Purpose – While studies, research and rapports have shown that Denmark has been falling behind in terms of gender equality, it has been a long-standing assumption that both genders are equal in Denmark, which may in return play a key role in the lack in progress. However, at Zulu Comedy Galla 2020 Sofie Linde arguably challenged this view with her speech. Since the term ‘sexism’ has occupied Danish news media. Based on the assumption that the agenda of the media in large becomes the agenda of the public, the purpose of this paper is to explore how selected news media have portrayed the issue of sexism in order to find important and possible differences in discursive tendencies. Methodology – This paper employs Fairclough critical discourse analysis to a total of nine media articles from DR, Politiken and Zetland published in the period of late August 2020 to end of January 2021. The method allows for a thorough and text-oriented analysis, but also allows for other theories and perspectives to be employed as well. Theory – Aiding the critical discourse analysis – which is the primary theory and method of this paper – are agenda-setting theory, framing theory, a historical perspective on Danish news media, and knowledge on sexism and gender bias in Denmark. Combined, the theories allow for an understanding of the role of the news media in selecting and framing issues as well as an understanding of the elements that surround the discourse presented. Findings – The paper finds that the selected media articles in large portray sexism as an issue needing to be solved, but it remains unclear how sexism is to be understood exactly. Despite the complexity of the issue, the media points to specific actions and responsibilities, while in large ignoring their own role. In addition, the paper finds that the news media assign men and women different roles in the discourse around sexism, portraying them against each other, rather than shedding light on the importance of perceived gender roles and gender bias. This paper argues that the latter two are important aspects in understanding sexism. Finally, the paper finds that while the news media generally follow the ideal of objectivity, presenting their statements as ‘truths’, the younger player, Zetland, employs subjective modality and lower affinity, moving away from this line of thinking.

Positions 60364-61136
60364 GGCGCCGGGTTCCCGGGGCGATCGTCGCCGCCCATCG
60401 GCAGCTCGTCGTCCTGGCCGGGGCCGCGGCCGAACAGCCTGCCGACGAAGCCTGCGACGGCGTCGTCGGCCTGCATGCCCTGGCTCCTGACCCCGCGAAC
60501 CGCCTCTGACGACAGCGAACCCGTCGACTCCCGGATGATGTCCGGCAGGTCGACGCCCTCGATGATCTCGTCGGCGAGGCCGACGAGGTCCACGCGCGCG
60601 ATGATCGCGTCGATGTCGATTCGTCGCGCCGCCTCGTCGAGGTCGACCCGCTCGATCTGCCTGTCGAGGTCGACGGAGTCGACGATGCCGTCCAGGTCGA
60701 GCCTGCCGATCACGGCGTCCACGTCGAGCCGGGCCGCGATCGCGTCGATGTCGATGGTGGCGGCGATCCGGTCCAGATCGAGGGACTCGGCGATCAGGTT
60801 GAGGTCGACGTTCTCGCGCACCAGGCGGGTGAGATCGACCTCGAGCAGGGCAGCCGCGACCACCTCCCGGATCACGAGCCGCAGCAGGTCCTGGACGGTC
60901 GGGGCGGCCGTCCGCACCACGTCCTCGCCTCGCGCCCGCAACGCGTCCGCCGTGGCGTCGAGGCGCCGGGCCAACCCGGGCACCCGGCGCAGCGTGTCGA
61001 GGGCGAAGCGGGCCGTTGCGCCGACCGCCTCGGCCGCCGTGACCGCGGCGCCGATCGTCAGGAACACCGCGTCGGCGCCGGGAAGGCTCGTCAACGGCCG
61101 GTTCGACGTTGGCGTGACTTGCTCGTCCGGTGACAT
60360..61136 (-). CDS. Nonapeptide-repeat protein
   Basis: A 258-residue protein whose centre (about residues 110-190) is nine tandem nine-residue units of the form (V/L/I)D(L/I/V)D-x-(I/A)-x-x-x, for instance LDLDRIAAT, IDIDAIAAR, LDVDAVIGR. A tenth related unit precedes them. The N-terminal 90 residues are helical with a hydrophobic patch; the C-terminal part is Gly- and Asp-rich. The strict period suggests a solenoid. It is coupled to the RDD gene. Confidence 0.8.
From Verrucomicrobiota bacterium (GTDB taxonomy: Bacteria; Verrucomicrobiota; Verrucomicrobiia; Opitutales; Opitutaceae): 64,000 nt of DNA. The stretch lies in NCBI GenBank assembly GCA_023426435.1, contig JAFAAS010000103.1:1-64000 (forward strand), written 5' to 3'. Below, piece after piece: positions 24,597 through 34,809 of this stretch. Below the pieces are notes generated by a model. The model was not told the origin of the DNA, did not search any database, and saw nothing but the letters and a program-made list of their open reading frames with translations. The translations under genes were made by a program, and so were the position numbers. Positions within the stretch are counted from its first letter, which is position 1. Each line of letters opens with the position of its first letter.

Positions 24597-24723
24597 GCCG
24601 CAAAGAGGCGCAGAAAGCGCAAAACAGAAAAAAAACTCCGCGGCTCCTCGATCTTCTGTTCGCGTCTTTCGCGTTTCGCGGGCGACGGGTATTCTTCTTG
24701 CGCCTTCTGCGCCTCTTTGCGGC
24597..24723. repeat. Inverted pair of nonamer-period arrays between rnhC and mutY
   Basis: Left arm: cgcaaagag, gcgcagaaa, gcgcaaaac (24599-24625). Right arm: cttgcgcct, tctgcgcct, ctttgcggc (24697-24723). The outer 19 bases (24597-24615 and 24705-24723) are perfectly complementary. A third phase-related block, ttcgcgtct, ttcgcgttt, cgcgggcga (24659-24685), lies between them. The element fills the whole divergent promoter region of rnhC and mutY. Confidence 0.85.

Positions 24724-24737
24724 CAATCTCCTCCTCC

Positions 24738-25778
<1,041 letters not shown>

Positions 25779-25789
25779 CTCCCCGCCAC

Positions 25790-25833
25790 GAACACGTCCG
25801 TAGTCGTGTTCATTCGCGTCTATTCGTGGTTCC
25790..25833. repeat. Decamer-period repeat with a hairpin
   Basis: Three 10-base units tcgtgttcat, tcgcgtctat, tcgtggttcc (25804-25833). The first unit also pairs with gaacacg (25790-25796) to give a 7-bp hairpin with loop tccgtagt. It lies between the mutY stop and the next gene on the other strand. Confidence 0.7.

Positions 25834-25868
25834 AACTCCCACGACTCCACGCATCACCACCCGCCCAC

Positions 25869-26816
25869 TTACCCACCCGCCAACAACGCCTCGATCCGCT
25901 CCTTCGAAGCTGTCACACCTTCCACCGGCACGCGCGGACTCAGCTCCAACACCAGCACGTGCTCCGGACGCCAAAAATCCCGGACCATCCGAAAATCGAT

|Educations||MSc in Business Administration and Organizational Communication, (Graduate Programme) Final Thesis|
|Number of pages||80|